Judge Your Feelings
Feelings, even pleasant ones, can be from our enemy or from our friend, that is, from the evil one or from the one who is all goodness. Now, we can discern whence they come by certain signs, of which here are a few that will suffice to guide you.
When we do not rest in them, but when we make use of them only for recreation in order afterward to fulfill with a greater constancy the duties and work that God has confided to us, that is a good sign. God sometimes gives us consolations for this reason. He condescends to our infirmity. He sees that our taste for spiritual things has dulled, and he gives us a little gravy, but only to prompt us to desire the nourishing meat. It is therefore a good indication when we do not tarry in the enjoyment of our feelings, for when the evil one gives us certain feelings, he wants us to rest in them; when we do, when we eat only gravy, our spiritual stomachs become weakened and spoiled.
Secondly, the right sort of feelings do not make us at all proud. Our understanding must remain entirely humble and submissive to God, recognizing that Caleb and Joshua would never have brought word to the Israelites of the delights of the Promised Land had they not thought them to be in need of having their courage stirred. If, instead of puffing itself up, our understanding recognizes its own weakness and lovingly humiliates itself before God, then we will realize that these feelings are given to us as a reward and protection.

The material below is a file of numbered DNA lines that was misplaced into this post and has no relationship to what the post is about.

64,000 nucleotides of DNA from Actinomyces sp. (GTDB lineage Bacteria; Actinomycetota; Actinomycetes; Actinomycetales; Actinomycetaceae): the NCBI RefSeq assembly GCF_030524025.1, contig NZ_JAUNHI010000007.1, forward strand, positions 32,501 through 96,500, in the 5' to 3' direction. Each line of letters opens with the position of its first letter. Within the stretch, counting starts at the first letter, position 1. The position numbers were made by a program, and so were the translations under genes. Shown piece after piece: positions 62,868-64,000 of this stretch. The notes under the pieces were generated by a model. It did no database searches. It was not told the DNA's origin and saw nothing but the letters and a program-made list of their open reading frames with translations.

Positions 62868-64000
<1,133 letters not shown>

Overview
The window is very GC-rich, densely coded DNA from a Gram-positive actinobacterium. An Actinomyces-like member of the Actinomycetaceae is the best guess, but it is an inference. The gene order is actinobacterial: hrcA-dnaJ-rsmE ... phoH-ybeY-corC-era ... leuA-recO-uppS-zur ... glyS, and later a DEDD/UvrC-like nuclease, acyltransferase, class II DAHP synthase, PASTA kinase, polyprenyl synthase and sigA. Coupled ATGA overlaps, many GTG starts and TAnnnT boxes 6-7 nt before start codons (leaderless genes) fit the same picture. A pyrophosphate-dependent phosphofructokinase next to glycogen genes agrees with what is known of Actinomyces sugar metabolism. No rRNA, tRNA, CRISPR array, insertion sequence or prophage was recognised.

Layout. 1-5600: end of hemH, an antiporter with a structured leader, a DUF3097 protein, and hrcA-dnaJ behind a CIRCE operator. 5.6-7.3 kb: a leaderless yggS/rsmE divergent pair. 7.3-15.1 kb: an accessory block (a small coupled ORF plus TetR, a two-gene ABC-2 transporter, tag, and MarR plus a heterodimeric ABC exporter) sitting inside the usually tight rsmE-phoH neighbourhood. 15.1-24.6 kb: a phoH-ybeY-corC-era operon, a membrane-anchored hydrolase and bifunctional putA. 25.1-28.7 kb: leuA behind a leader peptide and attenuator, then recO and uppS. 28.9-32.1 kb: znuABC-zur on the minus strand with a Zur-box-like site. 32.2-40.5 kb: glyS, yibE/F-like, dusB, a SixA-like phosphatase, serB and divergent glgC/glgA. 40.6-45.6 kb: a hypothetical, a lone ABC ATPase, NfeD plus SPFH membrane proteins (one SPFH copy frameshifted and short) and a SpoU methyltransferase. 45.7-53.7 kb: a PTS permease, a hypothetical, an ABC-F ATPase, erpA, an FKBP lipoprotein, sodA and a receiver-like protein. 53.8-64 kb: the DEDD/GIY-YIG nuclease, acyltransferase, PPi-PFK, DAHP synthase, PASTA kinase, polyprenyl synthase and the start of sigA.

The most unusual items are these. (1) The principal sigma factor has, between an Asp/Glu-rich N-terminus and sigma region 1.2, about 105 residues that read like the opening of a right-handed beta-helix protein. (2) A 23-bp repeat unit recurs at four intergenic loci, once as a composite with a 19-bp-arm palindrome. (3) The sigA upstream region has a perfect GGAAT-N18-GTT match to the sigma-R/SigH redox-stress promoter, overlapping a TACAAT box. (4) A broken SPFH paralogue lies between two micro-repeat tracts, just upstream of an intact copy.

These good feelings do not leave us weakened, but strengthened, not afflicted, but consoled. The bad ones, however, bring a certain transport when they come and leave us full of anguish when they depart. Good feelings, when they depart, recommend to us the pursuit of virtue in their absence; indeed it is for our growth in virtue that they are given to us. The bad ones suggest that when they depart, virtue does too, and they leave us dispirited. In brief, good feelings do not call for love, but only for us to love the One who sends them, while the bad ones want us to love them above all things. Good feelings impel us to seek virtue; bad ones to seek feelings themselves.
St. Francis de Sales